Another Portmanteau film, this one based on three tales by Nathaniel Hawthorne, and, again, Price is in all three. Not quite as eerie as the Poe tales, but really creepy. Especially the opening story, 'Dr. Heidegger's Experiment', about a fountain of youth and how it backfires so completely. This film (which I own on a double DVD set with the Poe collection) inspired me to seek out Hawthorne's horror tales. Well worth it – film and stories.

The Last Man On Earth (1964)

Richard Matheson's rather superb book I Am Legend was recently made into a film starring Will Smith, and before then in a film starring Charlton Heston (The Omega Man). But before them came this version, starring Price. It ups the creepiness by making the "others" into vampires. While it is the best of the three versions and Price's work is perfectly understated, none of the capture the essence of the book – that the so-called last man is the monster to these new creatures. Shame.

Witchfinder General (also known as Conqueror Worm) (1968)

This film creeped me out completely the first time I saw it. It is full-on British horror. There is nothing light about this movie. Price plays Matthew Hopkins, the titular character, torturing and killing witches. But some realise he is not what he seems, nasty things are done, and revenge is sought and… This is not a pleasant film, but it is a wonderful film. This is possibly the darkest film Price made, in tone and content. And certainly one of his finest performances.

The Abominable Dr. Phibes (1971)

Using the ten curses of the Old Testament, an acoustics genius gets revenge on those involved in the death of his wife on the operating table after a car crash, which also disfigured him. The deaths are quite inventive, there is a clockwork band, a lot of organ playing and an electronic voice-box. The police are portrayed as stupid, there is a heroic doctor who saves his son and it left itself open for a sequel, which came the following year.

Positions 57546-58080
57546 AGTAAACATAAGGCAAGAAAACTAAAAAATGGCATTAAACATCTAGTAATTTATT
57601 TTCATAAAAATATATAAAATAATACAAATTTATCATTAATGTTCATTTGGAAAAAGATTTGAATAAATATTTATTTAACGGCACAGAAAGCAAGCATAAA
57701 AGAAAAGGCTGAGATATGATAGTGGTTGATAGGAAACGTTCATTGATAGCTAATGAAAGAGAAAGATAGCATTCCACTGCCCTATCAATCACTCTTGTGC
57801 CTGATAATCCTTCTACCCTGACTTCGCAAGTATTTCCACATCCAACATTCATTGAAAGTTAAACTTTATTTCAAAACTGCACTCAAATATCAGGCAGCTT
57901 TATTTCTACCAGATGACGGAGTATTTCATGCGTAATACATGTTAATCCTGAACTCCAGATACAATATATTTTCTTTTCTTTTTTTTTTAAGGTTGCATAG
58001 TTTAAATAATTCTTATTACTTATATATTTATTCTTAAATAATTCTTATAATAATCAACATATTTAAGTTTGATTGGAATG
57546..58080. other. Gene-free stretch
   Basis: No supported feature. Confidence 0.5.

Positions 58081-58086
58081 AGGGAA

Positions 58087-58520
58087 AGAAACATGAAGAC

Theater Of Blood (1973)

I have mentioned this film before, and in that column said it was one of my favourite films of all time. It is sort of like a rehashing of the Dr. Phibes film, but using Shakespeare instead of the Old Testament, and a man driven insane by critics (though the police are still stupid). Price's acting is so hammy and OTT that you know it is done a little tongue in cheek at least, but it is a marvellous film for all that. And the deaths are so much more inventive, plus Price himself has a magnificent death scene and Diana Rigg is frankly brilliant as his daughter who plays all manner of other roles as well. Great film!

Bloodbath At The House Of Death (1984)

Okay, Price has a minor role as the "big bad" of the film, but gets some of the best lines. And it shows that Price was not above poking fun at himself and his characterisations. This is essentially a film showcasing Kenny Everett and Pamela Stephenson, in the 1980s period where British comedians were everywhere. A haunted house, an ancient cult, doppelgangers, murders, singing in a pub, and it is all quite funny. Sure, a little bit of its time (okay, a big bit), but it is still amusing and it has a strange ending.
vincent price, bloodbath at the house of death, film, movie

I know this is possibly an odd time of the year to be writing this, but while I had the inspiration, I thought I'd put it down on computer. While I think Vincent Price has not been forgotten, for some people his entire canon is often overlooked for one or two of the more famous films, or his later appearances. He was a fine actor, often dismissed as someone who only did campy horror. But there was so much more to him than that, and I hope that these films – some of which are even available on YouTube – will show you what a fine thespian the man was.

Hope you enjoy!

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Why? Vincent Price should be remembered